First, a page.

As you watch great actresses such as Natalie Wood or Lucille Ball perform in a scene when their character is supposed to be intoxicated, it is inevitable to question did they themselves take a nip of something in order to film the scene or did it take a few takes to get the final cut?
Amassing the other difficulties Natalie Wood had to face while filming “This Property Is Condemned” (1966), early one morning, Wood also had to film a “drunk” scene. After a few takes, it was not going well. Director Sydney Pollack invited Wood to lunch. At lunch, Wood drank a few glasses of wine and returned to the set. They shot half of the scene. But the following morning, Wood was “as sick as a dog”as Pollack described but she arrived and drank some white wine in order to continue what they did not finish the previous day.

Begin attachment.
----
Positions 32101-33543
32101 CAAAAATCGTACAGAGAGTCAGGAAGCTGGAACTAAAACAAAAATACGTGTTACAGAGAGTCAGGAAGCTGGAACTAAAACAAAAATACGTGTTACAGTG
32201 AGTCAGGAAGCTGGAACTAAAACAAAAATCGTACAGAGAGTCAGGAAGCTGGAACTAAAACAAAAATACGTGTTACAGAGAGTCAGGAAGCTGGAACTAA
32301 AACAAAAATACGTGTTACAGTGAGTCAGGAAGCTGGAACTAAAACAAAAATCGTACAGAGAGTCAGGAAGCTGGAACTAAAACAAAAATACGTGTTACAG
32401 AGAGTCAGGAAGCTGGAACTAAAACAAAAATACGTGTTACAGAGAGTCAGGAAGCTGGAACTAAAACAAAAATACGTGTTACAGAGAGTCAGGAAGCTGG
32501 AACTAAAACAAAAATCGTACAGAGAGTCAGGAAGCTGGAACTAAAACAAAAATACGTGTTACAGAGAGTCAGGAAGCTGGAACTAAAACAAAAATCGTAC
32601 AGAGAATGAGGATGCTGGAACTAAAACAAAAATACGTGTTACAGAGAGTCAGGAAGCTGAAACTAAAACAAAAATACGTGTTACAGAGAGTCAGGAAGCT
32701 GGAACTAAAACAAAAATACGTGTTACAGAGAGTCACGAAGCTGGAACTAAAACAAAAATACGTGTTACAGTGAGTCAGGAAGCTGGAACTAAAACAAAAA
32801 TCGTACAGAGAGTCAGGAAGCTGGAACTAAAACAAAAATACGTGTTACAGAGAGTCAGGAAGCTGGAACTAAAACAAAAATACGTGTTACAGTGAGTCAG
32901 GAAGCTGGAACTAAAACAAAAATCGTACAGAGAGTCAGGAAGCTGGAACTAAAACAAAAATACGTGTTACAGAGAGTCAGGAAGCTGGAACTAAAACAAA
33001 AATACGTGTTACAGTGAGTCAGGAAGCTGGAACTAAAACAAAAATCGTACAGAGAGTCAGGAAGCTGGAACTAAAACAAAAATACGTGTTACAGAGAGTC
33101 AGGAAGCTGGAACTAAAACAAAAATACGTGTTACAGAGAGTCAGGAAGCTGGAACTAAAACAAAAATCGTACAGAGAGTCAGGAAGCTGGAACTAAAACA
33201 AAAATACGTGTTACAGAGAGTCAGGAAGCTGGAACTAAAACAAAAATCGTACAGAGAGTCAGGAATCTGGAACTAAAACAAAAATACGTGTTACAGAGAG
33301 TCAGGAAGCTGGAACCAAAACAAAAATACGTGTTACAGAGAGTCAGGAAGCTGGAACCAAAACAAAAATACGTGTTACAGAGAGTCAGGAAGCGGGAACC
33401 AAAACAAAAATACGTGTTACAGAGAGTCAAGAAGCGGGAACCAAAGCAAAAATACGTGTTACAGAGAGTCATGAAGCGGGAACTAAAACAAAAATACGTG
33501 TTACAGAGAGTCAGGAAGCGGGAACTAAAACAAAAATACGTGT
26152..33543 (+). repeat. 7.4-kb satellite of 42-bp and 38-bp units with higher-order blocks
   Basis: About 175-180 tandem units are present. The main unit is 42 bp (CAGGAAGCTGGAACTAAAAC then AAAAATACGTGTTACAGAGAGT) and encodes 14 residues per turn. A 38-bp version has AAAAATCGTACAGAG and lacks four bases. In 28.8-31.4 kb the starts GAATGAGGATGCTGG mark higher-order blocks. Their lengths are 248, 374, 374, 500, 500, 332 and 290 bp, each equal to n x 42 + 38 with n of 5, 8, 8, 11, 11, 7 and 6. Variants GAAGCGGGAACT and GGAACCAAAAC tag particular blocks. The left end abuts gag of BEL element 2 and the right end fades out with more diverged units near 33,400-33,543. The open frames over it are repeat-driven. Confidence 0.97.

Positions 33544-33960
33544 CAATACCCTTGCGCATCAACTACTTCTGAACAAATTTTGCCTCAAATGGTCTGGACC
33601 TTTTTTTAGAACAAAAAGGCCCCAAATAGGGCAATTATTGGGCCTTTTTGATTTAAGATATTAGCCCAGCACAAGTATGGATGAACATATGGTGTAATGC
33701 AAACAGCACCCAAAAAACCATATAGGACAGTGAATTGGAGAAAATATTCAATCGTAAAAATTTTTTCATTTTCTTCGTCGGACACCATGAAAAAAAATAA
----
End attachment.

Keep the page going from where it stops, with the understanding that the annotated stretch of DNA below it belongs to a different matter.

However, unlike Wood, when Lucille Ball filmed possibly one of the greatest “intoxicated” scene ever filmed in “Yours, Mine & Ours” (1968), she did not require the extra help. Although there were minor elements that disrupted the shoot – the lighting needed to be adjusted and other sounds being recorded on set, Ball was able to alternatively laugh and cry from the beginning of each reshoot. Robert F. Blomofe recalled the scene as “. . .A brillant tour de force.”
Sometimes, actors were reportedly a little hung over before they arrived on set. While filming “Giant” (1956), Rock Hudson and Elizabeth Taylor went for drinks one night and stayed out until the early hours of the following morning. Although Taylor and Hudson were hung over the following day, they shot the wedding scene. Fortunately, there wasn’t any dialogue that needed to be recorded.
On the last day of production for “Operation Mad Ball” (1957), the party scene featured at the end of the film was the last shot to be filmed. The cast was surprised when Director Richard Quine decided to reward everyone’s hard work and serve real champagne. What you see in the final cut is truly a party atmosphere.